Multiple SSL Certificates on a Single IP Using Nginx

SNI ( Server Name Identification) allows you to host multiple SSL certificates on a single IP address. Although, hosting several sites on a single virtual private server is possible with the use of virtual hosts, providing separate SSL certificates for each site traditionally required separate IP addresses. The process has now been simplified through the use of Server Name Indication (SNI), which sends a site visitor the certificate that matches the requested server name.

Requirements

1. Domain names should be registered in order to serve the certificates by SNI.

2. Root Privileges to the server.

3. Nginx should already be installed and running on your VPS

To install Nginx:

# sudo apt-get install nginx

4. Make sure that SNI is enabled in the server

# nginx -V ; which displays the version and the status.

Set up

1. Create the SSL certificate Directory

For easy understanding, I will be working to create a server that hosts both example.com and example.org.

The SSL certificate has 2 parts main parts: the certificate itself and the public key. We should create a directory for each virtual hosts SSL certificate.

# mkdir -p /etc/nginx/ssl/example.com
# mkdir -p /etc/nginx/ssl/example.org

2. Create the Server Key and Certificate Signing Request

First, we create SSL certificate for example.com

  # cd /etc/nginx/ssl/example.com

Now, create the private server key. You will be asked to enter a pass-phrase, which is needed later to access the certificate.

  # sudo openssl genrsa -des3 -out server.key 1024

Create certificate signing request :

# sudo openssl req -new -key server.key -out server.csr

This will prompt terminal to display a lists of fields that need to be filled in.

3. Remove the Passphrase

We need to remove the passphrase. Although having the passphrase in place does provide heightened security, the issue starts when one tries to reload nginx. In the event that nginx crashes or needs to reboot, you will always have to re-enter your passphrase to get your entire web server back online.

# sudo cp server.key server.key.org
# sudo openssl rsa -in server.key.org -out server.key

4. Sign your SSL Certificate

# sudo openssl x509 -req -days 365 -in server.csr -signkey server.key -out server.crt

This certificate will expire after one year.

We have done with the certificate in the first host.

To create the certificate in the first host : switch the directory

# cd /etc/nginx/ssl/example.org

Repeat the previous three steps for the second certificate. Once it is finished, we can start adding the certificates to your virtual hosts.

5. Create the Virtual Hosts

Once we have the certificates saved, we can add in our information in the virtual host file.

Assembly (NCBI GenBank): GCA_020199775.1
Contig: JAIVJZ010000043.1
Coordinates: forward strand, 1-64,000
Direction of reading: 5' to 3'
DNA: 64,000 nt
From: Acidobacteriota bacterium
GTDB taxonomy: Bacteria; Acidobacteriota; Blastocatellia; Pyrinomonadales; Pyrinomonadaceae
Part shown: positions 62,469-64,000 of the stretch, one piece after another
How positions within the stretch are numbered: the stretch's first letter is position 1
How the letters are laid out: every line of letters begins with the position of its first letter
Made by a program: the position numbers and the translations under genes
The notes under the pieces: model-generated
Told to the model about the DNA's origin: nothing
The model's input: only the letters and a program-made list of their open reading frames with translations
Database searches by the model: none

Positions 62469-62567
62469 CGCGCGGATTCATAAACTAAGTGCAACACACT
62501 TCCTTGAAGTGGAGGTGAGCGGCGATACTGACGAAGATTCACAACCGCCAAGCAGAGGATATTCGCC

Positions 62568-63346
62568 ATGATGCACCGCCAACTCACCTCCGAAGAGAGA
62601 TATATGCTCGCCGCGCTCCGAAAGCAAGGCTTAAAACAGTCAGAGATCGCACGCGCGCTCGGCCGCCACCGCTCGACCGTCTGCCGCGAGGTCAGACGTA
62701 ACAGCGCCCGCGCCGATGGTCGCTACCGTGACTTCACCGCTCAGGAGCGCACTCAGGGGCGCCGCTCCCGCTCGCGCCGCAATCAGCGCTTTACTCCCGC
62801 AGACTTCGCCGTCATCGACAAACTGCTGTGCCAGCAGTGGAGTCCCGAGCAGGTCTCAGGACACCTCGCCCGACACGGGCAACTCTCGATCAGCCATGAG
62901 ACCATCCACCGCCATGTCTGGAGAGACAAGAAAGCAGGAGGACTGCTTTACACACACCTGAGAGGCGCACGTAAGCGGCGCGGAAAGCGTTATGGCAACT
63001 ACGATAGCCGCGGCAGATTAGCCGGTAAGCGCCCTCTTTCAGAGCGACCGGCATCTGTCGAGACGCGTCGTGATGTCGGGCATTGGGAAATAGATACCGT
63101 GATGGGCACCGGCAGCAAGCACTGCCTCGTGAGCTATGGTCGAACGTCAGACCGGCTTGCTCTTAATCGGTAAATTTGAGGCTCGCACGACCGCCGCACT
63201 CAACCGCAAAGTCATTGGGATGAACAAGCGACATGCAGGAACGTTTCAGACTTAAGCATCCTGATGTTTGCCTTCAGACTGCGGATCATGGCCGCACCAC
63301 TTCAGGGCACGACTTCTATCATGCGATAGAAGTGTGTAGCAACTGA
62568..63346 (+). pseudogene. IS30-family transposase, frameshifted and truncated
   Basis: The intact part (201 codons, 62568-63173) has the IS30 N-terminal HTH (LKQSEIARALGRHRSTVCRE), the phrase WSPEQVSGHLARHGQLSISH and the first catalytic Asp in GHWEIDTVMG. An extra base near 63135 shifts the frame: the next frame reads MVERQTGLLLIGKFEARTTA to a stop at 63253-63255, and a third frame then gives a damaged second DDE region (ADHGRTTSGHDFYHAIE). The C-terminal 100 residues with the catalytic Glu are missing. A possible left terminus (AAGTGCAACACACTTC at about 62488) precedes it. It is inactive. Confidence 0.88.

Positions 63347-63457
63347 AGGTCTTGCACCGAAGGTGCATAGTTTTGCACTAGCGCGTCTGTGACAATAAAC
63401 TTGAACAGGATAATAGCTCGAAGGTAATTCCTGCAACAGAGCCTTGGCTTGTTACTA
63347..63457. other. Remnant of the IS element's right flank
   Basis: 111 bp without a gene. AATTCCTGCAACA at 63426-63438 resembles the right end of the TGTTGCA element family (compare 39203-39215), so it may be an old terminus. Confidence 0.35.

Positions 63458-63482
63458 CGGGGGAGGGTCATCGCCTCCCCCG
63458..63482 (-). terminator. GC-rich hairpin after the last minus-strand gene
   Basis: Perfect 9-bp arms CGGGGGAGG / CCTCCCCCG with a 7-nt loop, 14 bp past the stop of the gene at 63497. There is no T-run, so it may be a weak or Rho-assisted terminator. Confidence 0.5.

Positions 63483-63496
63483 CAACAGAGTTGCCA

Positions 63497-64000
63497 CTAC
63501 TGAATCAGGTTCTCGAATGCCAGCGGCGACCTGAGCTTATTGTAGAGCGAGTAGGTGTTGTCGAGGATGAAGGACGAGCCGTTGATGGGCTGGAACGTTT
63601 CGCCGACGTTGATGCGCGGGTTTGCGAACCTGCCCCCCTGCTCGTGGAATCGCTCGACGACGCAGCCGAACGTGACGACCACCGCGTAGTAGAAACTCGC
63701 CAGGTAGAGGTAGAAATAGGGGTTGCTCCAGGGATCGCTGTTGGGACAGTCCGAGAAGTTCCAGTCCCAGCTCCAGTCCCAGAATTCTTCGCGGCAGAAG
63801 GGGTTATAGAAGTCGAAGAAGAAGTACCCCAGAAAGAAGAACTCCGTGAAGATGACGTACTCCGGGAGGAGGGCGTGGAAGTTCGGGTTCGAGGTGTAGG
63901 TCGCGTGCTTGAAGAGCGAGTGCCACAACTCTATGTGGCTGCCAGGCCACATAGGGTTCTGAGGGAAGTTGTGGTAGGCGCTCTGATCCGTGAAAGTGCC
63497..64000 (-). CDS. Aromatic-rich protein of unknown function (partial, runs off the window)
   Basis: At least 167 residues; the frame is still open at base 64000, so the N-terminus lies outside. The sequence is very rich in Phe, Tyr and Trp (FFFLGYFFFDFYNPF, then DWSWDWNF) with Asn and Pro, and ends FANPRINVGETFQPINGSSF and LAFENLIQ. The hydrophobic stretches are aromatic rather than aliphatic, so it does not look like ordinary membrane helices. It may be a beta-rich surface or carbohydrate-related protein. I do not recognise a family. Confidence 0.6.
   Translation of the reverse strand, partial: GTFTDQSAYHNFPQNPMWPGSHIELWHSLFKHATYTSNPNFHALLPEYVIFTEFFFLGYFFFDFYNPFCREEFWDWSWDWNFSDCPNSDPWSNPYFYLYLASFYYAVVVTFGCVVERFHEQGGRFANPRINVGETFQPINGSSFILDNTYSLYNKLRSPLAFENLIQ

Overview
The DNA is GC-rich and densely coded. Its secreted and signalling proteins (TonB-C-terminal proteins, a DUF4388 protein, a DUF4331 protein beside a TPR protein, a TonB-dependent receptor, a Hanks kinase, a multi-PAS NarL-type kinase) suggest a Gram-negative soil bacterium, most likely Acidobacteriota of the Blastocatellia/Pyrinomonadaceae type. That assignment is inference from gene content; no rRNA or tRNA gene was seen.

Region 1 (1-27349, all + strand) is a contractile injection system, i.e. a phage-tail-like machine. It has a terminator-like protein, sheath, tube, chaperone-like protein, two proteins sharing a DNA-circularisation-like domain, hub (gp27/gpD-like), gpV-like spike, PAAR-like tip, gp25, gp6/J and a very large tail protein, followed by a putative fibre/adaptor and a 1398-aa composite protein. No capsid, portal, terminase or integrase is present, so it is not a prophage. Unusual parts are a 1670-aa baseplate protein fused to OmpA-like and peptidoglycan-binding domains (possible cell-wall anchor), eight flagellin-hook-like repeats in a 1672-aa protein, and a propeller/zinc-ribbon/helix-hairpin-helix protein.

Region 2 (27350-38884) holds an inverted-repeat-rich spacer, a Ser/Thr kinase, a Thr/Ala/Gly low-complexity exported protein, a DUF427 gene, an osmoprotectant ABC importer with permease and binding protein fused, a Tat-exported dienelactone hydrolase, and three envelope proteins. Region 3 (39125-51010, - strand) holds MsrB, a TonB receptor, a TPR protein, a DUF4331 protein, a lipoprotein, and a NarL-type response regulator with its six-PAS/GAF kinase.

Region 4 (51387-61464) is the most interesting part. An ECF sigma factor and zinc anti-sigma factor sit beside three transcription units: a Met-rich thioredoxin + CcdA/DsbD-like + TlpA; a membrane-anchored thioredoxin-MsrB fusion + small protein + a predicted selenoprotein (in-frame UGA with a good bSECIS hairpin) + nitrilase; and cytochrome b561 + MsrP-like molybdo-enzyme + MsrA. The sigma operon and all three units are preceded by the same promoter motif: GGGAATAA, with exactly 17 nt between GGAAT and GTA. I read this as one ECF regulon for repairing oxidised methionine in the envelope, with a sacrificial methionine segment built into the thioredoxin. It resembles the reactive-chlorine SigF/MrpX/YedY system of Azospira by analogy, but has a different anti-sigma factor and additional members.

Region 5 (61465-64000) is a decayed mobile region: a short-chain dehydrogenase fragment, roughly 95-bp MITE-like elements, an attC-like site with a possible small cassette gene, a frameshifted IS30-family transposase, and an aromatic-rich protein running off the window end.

server {

listen 443;

server_name example.com;

root /usr/share/nginx/www;

index index.html index.htm;

ssl on;

ssl_certificate /etc/nginx/ssl/example.com/server.crt;

ssl_certificate_key /etc/nginx/ssl/example.com/server.key;

}

Each file will then contain the virtual host configuration as follows:

server {

listen 443;

server_name example.com;

root /usr/share/nginx/www;

index index.html index.htm;

ssl on;

ssl_certificate /etc/nginx/ssl/example.com/server.crt;

ssl_certificate_key /etc/nginx/ssl/example.com/server.key;

}

Make sure that you have updated server_name, ssl_certificate, and ssl_certificate_key lines to match your details.

Do the same for the second account :

# sudo nano /etc/nginx/sites-available/example.org

server {

listen 443;

server_name example.org;

root /usr/share/nginx/www;

index index.html index.htm;

ssl on;

ssl_certificate /etc/nginx/ssl/example.org/server.crt;

ssl_certificate_key /etc/nginx/ssl/example.org/server.key;

}

6. Activate the Virtual Hosts

Now, activate the hosts by creating a symbolic link between the sites-available directory and the sites-enabled directory.

# sudo ln -s /etc/nginx/sites-available/example.com /etc/nginx/sites-enabled/example.com
# sudo ln -s /etc/nginx/sites-available/example.org /etc/nginx/sites-enabled/example.org

7. Restart nginx

# sudo service nginx restart

You should now be able to access both sites, each with its own domain name and SSL certificate.

Automating Linux Anti-Virus Using ClamAv and Cron

Clam AntiVirus (ClamAV) is a free, cross-platform antivirus tool-kit able to detect many types of malicious software, including viruses. One of its main uses is on mailservers as a server-side email virus scanner. The application was developed for Unix and has third party versions available for AIX, BSD, HP-UX, LINUX, MAC OS X, openVMS, OSF (Tru64) and Solaris.Here in this section we will try to automate the entire Process of clamAv using cronjob.We are using Red-hat enterprises Linux platform to test this.